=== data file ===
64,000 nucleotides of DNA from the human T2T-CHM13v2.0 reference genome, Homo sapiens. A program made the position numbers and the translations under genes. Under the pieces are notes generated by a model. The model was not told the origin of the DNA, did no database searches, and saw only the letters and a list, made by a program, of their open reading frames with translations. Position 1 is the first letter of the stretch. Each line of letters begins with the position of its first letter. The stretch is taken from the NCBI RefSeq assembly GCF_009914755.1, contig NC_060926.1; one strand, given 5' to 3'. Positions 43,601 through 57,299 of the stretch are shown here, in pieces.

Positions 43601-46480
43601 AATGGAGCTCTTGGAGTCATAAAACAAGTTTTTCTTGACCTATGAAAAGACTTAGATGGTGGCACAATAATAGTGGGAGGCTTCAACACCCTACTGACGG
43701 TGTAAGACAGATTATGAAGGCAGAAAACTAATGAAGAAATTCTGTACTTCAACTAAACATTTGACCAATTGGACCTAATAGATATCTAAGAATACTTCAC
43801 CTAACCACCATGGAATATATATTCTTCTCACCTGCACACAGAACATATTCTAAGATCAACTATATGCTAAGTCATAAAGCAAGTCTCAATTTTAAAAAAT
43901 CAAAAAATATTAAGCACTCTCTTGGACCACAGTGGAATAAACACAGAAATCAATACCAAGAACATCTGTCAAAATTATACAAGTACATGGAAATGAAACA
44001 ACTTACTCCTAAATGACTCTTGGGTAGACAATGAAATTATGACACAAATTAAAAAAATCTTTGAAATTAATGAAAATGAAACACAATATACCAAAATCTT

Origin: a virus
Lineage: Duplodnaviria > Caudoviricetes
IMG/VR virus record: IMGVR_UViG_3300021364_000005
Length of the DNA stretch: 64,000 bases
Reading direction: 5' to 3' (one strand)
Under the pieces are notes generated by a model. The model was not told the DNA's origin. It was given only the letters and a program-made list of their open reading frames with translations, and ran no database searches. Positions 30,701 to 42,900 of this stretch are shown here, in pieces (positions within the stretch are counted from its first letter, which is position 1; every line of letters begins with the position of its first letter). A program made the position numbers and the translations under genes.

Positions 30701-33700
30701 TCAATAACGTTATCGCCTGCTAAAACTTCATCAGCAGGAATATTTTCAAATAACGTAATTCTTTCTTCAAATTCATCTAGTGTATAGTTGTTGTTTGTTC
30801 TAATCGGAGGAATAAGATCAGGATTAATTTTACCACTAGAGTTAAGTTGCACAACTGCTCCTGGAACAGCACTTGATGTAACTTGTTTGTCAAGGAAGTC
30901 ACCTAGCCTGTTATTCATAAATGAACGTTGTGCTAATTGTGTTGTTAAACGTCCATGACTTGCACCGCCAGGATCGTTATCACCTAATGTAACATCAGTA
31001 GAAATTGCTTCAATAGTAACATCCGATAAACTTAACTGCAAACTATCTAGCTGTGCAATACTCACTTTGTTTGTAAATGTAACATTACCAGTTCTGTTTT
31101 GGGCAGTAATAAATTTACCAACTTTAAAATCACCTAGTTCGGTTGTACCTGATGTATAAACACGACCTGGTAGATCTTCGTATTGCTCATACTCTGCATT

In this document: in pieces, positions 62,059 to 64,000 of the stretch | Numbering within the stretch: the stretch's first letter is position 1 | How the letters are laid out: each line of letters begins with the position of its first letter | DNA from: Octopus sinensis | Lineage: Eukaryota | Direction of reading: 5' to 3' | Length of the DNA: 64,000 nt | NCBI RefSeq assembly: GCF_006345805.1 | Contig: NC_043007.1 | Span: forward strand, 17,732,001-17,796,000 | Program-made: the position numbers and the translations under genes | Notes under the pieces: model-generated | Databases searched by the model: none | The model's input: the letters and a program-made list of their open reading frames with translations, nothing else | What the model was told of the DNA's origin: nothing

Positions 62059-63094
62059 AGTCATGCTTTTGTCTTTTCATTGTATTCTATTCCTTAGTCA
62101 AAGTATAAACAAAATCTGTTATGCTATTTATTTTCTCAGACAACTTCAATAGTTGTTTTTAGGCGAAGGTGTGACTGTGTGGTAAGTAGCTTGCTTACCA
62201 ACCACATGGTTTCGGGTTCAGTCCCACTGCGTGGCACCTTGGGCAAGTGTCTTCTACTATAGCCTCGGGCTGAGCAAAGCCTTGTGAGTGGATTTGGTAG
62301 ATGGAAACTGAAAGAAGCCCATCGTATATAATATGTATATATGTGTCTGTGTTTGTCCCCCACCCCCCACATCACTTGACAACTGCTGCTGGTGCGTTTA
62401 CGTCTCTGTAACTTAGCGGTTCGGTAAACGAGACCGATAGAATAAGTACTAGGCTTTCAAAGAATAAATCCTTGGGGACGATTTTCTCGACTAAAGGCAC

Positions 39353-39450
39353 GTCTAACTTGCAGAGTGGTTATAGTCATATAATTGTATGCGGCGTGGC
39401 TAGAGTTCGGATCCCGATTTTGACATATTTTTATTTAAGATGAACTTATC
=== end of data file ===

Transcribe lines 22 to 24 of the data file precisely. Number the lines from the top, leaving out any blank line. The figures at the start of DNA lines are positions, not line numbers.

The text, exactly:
62059 AGTCATGCTTTTGTCTTTTCATTGTATTCTATTCCTTAGTCA
62101 AAGTATAAACAAAATCTGTTATGCTATTTATTTTCTCAGACAACTTCAATAGTTGTTTTTAGGCGAAGGTGTGACTGTGTGGTAAGTAGCTTGCTTACCA
62201 ACCACATGGTTTCGGGTTCAGTCCCACTGCGTGGCACCTTGGGCAAGTGTCTTCTACTATAGCCTCGGGCTGAGCAAAGCCTTGTGAGTGGATTTGGTAG